The South Border

small sunny garden, desert garden, garden photography, photography, amy myers, tuesday view

Having a little rain fall last night was so reassuring.  I think the plants think so too!


The garden is now more or less in slow recovery mode after our well pump fiasco and the difficult dry heat of June.  It all looks quite dissheveled because I haven't put myself out to tidy it up yet.  Perhaps it was just my laziness, but I felt that even dried out plant material might supply a little shade to neighboring plants.  Hopefully the clean-up will begin soon now!


Meantime, here are a few pictures from around the South Border.

small sunny garden, desert garden, garden photography, photography, amy myers, tuesday view
Pennisetum setaceum rubrum takes the weather in stride.
small sunny garden, desert garden, garden photography, photography, amy myers, tuesday view

The miniature roses are beginning to flower lightly again.  They take so little to start a new bloom cycle!

small sunny garden, desert garden, garden photography, photography, amy myers, tuesday view

And Lagerstroemia indica "Rhapsody in Pink" has survived in spite of my fears!  I love the nearly transparent effect of its blooms.

small sunny garden, desert garden, garden photography, photography, amy myers, tuesday view

All in all, it was an encouraging look round, now that the heat has slacked off slightly, the air holds a little more moisture, and the watering problems are solved.  Thanks to Cathy at Words and Herbs for encouraging a weekly look at a particular spot in the garden!

small sunny garden, desert garden, garden photography, photography, amy myers, tuesday view

Weather Diary: Fair; High: 104 F (40 C)/Low: 80 F (27 C)

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And a weather shot from tonight: distant rainfall at sunset...

Write a comment

Comments: 14
  • #1

    Cathy (Wednesday, 12 July 2017 03:27)

    Amy, that last shot is amazing. Such a beautiful sky! Your Pennisetum is as gorgeous as ever. I find it incredible that your roses do so well and look so healthy too. What versatile little plants they are. Have a good week Amy!

  • #2

    Annette (Wednesday, 12 July 2017 04:14)

    Hi Amy
    Your south-facing border looks great and shows how (much more) important foliage is. A beautiful combination. P.s. Rubrum is a fav of mine too but usually doesn't survive the winter. My Lagerstroemia have yet to flower. Interesting to hear that you also had a dry and hot June and that the roses are doing well for you as I'd have thought they need a more continental climate. Are you from that area and if not what took you there? I'd love to do a tour of your garden and wonder if you'd be inclined to devote a post to showing us around, also the wider context. If you've done so already, please let me know the link. Wishing you a fab summer :)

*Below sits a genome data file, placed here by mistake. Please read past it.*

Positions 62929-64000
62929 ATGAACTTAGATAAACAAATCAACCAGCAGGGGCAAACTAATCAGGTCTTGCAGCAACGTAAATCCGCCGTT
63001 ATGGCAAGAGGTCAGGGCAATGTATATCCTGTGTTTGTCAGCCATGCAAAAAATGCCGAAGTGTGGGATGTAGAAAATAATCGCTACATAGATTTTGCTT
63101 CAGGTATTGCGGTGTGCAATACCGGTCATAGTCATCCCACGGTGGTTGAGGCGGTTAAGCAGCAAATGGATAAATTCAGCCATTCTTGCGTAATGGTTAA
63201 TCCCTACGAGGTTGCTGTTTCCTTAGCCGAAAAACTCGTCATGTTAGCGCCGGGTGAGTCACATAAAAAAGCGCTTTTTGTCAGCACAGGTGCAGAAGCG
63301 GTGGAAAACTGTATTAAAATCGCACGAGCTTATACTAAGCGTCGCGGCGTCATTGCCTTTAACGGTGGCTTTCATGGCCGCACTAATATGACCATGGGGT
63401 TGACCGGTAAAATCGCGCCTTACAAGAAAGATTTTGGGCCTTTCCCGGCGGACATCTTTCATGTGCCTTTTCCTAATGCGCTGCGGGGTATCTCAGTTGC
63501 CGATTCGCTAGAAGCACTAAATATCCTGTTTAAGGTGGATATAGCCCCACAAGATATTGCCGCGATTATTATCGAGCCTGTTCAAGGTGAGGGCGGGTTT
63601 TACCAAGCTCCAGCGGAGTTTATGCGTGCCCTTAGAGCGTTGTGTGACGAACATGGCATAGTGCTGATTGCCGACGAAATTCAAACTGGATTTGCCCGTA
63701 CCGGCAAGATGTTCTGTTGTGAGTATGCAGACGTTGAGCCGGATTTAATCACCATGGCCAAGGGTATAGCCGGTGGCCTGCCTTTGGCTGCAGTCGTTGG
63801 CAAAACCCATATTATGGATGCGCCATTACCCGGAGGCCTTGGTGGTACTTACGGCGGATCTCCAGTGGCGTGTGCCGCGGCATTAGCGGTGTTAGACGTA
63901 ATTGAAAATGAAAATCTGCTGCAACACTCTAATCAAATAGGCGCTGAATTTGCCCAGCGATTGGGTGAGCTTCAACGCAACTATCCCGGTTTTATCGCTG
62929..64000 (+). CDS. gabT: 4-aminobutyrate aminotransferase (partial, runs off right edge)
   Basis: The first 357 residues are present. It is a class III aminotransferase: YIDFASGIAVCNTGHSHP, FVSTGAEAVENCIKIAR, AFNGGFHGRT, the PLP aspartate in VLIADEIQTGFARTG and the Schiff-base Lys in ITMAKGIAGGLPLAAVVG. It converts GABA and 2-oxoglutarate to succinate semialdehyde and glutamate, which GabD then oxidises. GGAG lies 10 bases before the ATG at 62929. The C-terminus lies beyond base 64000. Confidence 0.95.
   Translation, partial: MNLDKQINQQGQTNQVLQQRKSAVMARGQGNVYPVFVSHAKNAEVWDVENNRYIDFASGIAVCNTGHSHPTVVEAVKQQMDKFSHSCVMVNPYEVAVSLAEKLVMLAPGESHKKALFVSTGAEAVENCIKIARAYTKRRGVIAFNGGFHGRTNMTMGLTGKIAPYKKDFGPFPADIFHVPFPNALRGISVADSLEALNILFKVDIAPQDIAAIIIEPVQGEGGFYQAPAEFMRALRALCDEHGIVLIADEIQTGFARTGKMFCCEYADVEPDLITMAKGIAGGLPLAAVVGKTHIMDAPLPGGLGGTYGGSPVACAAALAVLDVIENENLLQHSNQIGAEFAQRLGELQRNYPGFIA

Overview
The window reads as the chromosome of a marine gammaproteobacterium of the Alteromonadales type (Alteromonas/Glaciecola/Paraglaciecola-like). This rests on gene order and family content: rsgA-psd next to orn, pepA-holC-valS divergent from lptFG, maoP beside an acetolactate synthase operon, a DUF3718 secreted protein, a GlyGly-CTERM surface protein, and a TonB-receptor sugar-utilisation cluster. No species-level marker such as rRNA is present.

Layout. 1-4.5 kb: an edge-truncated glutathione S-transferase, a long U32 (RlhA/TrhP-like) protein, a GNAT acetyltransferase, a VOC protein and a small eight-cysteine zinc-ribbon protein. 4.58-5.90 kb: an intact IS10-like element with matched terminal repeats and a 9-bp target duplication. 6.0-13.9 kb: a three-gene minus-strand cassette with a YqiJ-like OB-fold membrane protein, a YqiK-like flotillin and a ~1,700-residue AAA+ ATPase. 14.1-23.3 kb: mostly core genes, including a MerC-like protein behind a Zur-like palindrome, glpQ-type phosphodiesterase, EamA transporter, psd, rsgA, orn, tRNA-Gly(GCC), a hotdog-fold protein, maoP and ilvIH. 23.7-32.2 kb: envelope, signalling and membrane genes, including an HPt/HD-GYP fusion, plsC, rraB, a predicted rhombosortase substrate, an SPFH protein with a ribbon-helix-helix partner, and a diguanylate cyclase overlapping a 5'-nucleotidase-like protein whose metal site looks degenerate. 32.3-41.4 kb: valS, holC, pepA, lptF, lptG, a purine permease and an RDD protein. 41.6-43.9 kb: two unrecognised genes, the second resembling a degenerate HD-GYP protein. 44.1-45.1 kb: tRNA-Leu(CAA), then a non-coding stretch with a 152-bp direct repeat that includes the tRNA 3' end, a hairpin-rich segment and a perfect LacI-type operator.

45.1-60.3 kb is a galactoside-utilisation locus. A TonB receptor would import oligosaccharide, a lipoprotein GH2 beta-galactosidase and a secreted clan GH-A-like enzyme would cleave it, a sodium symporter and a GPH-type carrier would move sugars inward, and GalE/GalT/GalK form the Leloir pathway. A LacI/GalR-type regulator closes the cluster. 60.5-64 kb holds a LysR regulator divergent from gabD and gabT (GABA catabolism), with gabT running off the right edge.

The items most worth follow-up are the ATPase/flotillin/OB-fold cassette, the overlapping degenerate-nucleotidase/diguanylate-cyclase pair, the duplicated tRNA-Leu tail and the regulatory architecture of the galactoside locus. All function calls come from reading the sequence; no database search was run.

• #3

    Kris P (Wednesday, 12 July 2017 14:33)

    During the miserably hot summer months, restricting one's time in the garden is prudent, not lazy! That last shot of the pouring rain in the distance is beautiful.

  • #4

    Amy@smallsunnygarden (Thursday, 13 July 2017 14:20)

    Cathy - I am amazed by those mini roses too! I'm learning a lot about the ways the different types of roses repeat here where they're not limited by winter cold. Think I should I put together a post... ;-)

  • #5

    Brian Skeys (Thursday, 13 July 2017 15:10)

    I like the colour of the Pennisetum setaceum rubrum .

  • #6

    Amy@smallsunnygarden (Friday, 14 July 2017 11:13)

    Hi, Annette - Well, it took me a long time to find the post I was looking for! ;-) Here is the closest I have come to posting a tour of the garden:
    I've been reluctant to show the borders in full as they are still so terribly unfinished, but over this last year it really has filled out quite a bit. So hopefully there will be more complete tours once the garden comes back to life this autumn and winter.